Recent research suggests that using naturalistic teaching paradigms leads to therapeutic gains in clinic settings for children with autism and related disorders. More recent studies are demonstrating that implementing these strategies within a parent training format may produce collateral effects in other areas of family life. The present experiment assessed collateral effects of two very different parent training paradigms during unstructured dinnertime interactions in the family setting. One paradigm focused on teaching individual target behaviors (ITB) serially, and the other focused on a recently developed naturalistic paradigm that teaches the pivotal responses (PRT) of motivation and responsivity to multiple cues. Two groups of families were randomly assigned to each of the parent training conditions. Pretraining and post-parent-training videotapes of dinnertime interactions were scored in a random order across four interactional scales (level of happiness, interest, stress, and style of communication). Results obtained for the four interactional scales showed that the families in both conditions initially scored in the neutral range, and the ITB training paradigm produced no significant influence on the interactions from pretraining to posttraining. In contrast, however the PRT parent training paradigm resulted in the families showing positive interactions on all four scales, with the parent-child interactions rated as happier, the parents more interested in the interaction, the interaction less stressful, and the communication style as more positive.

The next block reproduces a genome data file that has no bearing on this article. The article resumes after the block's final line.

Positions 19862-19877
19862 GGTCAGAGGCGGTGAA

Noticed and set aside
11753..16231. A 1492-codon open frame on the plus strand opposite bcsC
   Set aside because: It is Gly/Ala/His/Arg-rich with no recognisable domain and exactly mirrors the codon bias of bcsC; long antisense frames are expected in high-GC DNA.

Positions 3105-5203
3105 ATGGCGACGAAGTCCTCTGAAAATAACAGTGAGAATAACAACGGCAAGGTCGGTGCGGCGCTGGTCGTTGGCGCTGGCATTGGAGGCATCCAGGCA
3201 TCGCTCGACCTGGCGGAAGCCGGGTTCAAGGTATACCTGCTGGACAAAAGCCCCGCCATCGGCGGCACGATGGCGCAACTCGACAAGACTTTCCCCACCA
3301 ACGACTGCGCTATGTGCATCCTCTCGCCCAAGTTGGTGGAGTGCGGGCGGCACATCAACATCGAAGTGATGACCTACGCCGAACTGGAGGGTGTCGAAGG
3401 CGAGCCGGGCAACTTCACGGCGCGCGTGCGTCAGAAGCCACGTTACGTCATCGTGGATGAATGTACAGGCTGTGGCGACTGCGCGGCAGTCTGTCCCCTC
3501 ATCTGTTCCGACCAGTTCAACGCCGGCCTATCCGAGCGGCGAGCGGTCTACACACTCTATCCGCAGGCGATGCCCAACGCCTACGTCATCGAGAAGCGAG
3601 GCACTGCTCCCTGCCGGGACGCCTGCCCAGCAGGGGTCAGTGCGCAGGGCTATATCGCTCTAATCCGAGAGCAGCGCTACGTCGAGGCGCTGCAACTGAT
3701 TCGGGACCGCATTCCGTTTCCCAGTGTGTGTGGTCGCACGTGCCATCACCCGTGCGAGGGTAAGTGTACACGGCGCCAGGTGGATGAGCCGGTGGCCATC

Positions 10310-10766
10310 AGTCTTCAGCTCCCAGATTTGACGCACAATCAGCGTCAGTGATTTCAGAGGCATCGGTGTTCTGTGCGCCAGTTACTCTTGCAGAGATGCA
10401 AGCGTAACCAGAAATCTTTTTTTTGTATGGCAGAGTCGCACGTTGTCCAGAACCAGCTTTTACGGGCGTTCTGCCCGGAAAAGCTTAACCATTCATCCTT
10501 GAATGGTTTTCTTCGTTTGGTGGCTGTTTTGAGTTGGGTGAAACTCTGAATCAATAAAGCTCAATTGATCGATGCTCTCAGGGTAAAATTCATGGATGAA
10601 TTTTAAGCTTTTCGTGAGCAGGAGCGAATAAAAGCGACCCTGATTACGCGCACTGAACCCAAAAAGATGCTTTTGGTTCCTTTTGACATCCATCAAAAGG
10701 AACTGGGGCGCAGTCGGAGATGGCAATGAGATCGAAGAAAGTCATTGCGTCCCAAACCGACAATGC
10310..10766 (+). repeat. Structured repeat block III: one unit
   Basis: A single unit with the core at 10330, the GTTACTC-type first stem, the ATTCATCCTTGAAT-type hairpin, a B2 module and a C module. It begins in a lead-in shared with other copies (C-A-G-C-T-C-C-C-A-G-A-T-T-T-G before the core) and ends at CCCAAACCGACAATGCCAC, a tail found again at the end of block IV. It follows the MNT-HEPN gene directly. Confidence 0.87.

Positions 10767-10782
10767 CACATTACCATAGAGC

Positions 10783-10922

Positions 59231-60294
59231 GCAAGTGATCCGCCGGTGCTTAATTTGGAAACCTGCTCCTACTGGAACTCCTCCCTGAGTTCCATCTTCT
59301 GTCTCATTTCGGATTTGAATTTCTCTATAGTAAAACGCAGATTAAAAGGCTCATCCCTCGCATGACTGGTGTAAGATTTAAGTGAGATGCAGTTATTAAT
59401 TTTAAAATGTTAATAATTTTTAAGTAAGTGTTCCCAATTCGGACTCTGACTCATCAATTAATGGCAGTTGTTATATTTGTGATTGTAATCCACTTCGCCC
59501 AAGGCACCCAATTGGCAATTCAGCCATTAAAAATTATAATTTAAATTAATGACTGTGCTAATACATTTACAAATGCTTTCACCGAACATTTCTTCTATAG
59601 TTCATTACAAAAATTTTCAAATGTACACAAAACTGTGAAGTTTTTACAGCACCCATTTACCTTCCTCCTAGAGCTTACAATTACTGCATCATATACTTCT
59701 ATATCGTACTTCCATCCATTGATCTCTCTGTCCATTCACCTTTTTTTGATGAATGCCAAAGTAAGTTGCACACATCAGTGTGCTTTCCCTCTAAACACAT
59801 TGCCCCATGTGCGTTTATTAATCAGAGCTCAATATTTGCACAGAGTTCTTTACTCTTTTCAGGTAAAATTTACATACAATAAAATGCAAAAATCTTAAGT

View details for DOI 10.1007/BF02172479

    View details for Web of Science ID A1996UP76200006

    View details for PubMedID 8792265



    Stress profiles in 18 mothers vs 12 fathers of children with autism were compared on three measures, the Questionnaire on Resources and Stress, the Coping Health Inventory for Parents, and the Beck Depression Inventory. Mothers showed significantly more stress than fathers on each inventory, with a pattern suggesting stress may be related to the differing responsibility assigned to child rearing for each parent.

    View details for DOI 10.2466/PR0.71.8.1272-1274

    View details for Web of Science ID A1992KE16800045

    View details for PubMedID 1480714